The most beautiful and popular plants in the garden are the magnolias that bloom in early spring in front of the main façade of the residence and the north wing. The first lily trees in the city could have been planted at the end of the 19th century. In the photos taken in 1933, these reached already to the windows of the second floor. The hite-flowered lily tree (Magnolia kobus) in Japan, their country of origin, are considered the symbol of purity. The hybrid with big pink flowers (Magnolia x soulangeana) was created in 1820 by the French botanist Etienne Soulange-Bodin (1774-1846).
2. The Yew trees.
Most of the yew trees in the garden of the Baroque palace were planted in 1908. Most of them were planted in front of the main façade of the building to serve as live hedges, in the absence of pruning, grew into giant trees during decades of communism. Except the coat, all part of the Taxus baccata are deadly poisonous. The common yew is slow-growing, but it is counted among the longest living plants in the world. If it is left unharmed, it can live up to a thousand years. It does not tolerate transplanting, but bears pruning well. Many valuable specimens of the plant live in the palace garden, many of which have been forced to produce fresh shoots and develop lush foliage by strong pruning.
3. The Turkish hazelnuts
In the garden of the baroque palace there are three Turkish hazelnuts trees, about a hundred years old each, being planted on both sides of the main gate. The native country of this specie is Turkey, and it arrived in our country under the label Levante hazelnut, an important ingredient in bakeries. It is considered by gardeners to be one of the most beautiful park trees, occurring in Romania in the low ranges of the Southern Carpathians overlooking the Lower-Danube, 400-600 meters above sea level.
4. The common oak.
In the southern part of the English park in front of the palace rises the oldest tree in the garden, a 180-year-old, 29- meter-high pedunculate oak, about which it is not known whether it was planted or grew from the seed, but it may have entered the baroque palace garden in 1838. The acorns growing in cup-shape cupule hang on a long stick, a kind of stalk. It is from here that the oak got its name. The trunk of this really old specimen tilted over time, so it was necessary in 2019 to reinforce it with metal pillars.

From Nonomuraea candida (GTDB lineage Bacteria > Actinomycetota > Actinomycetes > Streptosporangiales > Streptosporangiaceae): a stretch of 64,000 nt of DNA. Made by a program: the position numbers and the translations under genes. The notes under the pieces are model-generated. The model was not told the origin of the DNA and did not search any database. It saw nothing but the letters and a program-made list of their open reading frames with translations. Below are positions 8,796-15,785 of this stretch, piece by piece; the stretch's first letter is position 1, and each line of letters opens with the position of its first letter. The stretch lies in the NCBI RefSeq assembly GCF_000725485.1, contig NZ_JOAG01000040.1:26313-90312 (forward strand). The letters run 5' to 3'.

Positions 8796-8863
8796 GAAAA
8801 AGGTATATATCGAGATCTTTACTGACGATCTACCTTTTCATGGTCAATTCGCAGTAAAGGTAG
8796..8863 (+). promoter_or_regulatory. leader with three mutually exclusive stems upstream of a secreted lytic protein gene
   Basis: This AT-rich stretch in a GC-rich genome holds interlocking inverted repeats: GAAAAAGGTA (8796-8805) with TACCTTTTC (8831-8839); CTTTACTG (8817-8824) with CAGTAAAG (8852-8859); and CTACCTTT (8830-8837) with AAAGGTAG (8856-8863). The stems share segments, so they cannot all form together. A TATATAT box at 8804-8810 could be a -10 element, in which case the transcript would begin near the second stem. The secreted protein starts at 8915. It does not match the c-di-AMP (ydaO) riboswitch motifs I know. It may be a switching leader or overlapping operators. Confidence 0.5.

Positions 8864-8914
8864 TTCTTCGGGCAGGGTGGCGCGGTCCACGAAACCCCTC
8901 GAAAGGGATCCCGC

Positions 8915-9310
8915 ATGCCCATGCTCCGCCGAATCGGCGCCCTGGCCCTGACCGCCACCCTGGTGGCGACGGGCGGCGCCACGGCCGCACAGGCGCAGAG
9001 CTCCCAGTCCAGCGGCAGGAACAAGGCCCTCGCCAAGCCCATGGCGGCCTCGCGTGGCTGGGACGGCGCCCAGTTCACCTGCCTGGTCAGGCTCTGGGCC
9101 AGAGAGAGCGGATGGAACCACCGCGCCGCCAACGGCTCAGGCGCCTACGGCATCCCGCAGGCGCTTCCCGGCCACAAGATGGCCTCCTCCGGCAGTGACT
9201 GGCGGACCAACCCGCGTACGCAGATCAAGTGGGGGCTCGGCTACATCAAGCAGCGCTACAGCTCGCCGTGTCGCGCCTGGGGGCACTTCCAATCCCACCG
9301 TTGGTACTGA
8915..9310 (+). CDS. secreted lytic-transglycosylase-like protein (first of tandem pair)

5. The Kentucky coffeetree.
The Gymnocladus dioicus for long has been a symbol of the State of Kentucky, a typical tree of North America and Canada's forests. The colonists used the roasted seeds of the tree as a coffee substitute. In folk medicine it is used against fever and headaches, and the Indians also made soap from its fruits.
6. The Giant redwood.
Around 1878, the three giant mammoth pines were planted in the garden of the palace, which, despite their young age, with their trunks of 3 and 3.7 meters in circumference, their crowns gazing towards the sky, they are the tallest trees in the park. Every species of the Sequoiadendron giganteum is strictly protected and it is considered a rare plant. During the nationalization and construction of the area, the three Giant redwoods were moved to the courtyard of the neighboring school, nevertheless we consider them to be the most valuable specimens of the palace garden.
7. The Maidenhair tree or Gingko biloba.
The maidenhair tree is a living fossil, which lived 65 million years ago, and unlike its peers, survived the last ice age. The sacred, healing tree of Buddhist monks began its world-conquering journey from China, and since 1738 it has been gladly grown in Europe as well. The gingko biloba can live up to a thousand years, its old specimens are 50 meters high, its foliage expands when the tree becomes older, and its fan-like leaves fall off in the fall. Until recently, the garden of the Baroque palace in Oradea was home to a hundred- year-old, “adult” and a 20-year-old youngster, and their numbers increased during the rehabilitation of the garden.
8. American sweetgum.
The beautiful form of Liquidambar stryaciflua, shaped by its strongly lobed, scattered leaves, is also a popular park tree due to its reddish foliage in the fall. Its curiosity is that from its injured trunk, a fragrant resin comes out, which is used as a raw material for producing chewing gums and cosmetics.
9. The red oak.
The 24 meter tall, 370 centimeter perimeter tree is native to the eastern part of North America and the southern Canada. Its strongly lobed leaves turn reddish brown in autumn; its name can also be derived from here. In Europe it is a beloved park tree due to its spherical shaped foliage, which grows to a height of 30-35 meters. 2019, a huge branch of the Oradea giant suddenly broke down, and as it turned out, a family of bees lived in the branch.
10. The horse-chestnuts or conker tree.
The species of Aesculus hippo- castanum were planted in the inner courtyard in 1878, and they are among the oldest trees in the garden of the palace. It is appreciated by horticulturists especially because of its big flowers and its lavish and tall foliage.